For these reasons, it is recommended that a plan be developed to manage the impending parking shortfall on the east side of the southside downtown. This plan could include a new parking structure, which has been discussed in the past for the corner of E. 3rd Street and Polk Street, or a formalized agreement with the Sands Corporation [now Wind Creek] to ensure that the SteelStacks parking lots will remain available for public parking in the long-term.

Councilwoman Van Wirt is suggesting, Gadfly believes, that no decision on the PSG be made before clarity about the Ruins lots. Which is reasonable. As far as Gadfly can see, no “official” statement about the continued availability of the Ruins lots has been made. The statement of their unavailability by Councilman Callahan at the July 16 meeting would be considered hearsay by Judge Judy. Can we do better than that? What can we know “for sure”?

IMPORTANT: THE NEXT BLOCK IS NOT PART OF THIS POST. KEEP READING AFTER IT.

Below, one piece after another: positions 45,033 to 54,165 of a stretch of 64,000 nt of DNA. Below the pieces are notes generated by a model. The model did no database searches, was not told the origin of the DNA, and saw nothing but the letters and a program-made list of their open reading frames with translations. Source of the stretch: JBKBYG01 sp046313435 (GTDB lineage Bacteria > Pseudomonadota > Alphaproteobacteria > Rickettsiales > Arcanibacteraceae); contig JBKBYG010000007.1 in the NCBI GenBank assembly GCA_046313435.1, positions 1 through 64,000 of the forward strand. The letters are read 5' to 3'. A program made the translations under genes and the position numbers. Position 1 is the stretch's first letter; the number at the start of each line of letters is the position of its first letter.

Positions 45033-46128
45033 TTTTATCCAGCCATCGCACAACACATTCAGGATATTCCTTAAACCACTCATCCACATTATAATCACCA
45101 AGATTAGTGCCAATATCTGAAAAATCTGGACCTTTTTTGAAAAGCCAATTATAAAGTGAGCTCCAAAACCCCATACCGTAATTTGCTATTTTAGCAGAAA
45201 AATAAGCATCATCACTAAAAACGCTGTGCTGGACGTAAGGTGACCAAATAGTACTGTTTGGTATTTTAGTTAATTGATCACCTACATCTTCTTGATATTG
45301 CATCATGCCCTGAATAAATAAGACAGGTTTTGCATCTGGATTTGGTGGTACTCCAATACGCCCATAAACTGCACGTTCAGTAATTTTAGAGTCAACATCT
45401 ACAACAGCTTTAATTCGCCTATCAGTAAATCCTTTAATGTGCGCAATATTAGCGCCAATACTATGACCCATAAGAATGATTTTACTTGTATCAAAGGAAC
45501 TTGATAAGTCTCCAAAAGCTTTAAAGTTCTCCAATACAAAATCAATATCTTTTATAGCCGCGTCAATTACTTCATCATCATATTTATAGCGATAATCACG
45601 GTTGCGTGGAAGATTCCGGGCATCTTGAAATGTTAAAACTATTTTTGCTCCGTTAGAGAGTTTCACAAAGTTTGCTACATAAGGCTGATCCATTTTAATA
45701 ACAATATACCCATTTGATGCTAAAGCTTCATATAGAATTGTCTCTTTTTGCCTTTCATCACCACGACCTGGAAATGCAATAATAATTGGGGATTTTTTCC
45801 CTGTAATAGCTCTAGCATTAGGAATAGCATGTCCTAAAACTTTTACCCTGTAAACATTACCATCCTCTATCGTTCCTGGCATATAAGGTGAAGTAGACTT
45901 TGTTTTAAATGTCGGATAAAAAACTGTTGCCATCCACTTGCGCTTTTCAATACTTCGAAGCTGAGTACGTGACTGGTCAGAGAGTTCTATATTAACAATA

Can the City seek clarification from Wind Creek about their plans for the Ruins lots?

Can the City negotiate a plan with Wind Creek providing enough lead time for the construction of a garage if Wind Creek decides to revoke public parking there?

Perhaps naive questions by the Gadfly but worth asking he thinks.

As always, Gadfly invites your comments on what you see in the BPA documents or on his ramblings in the past several posts.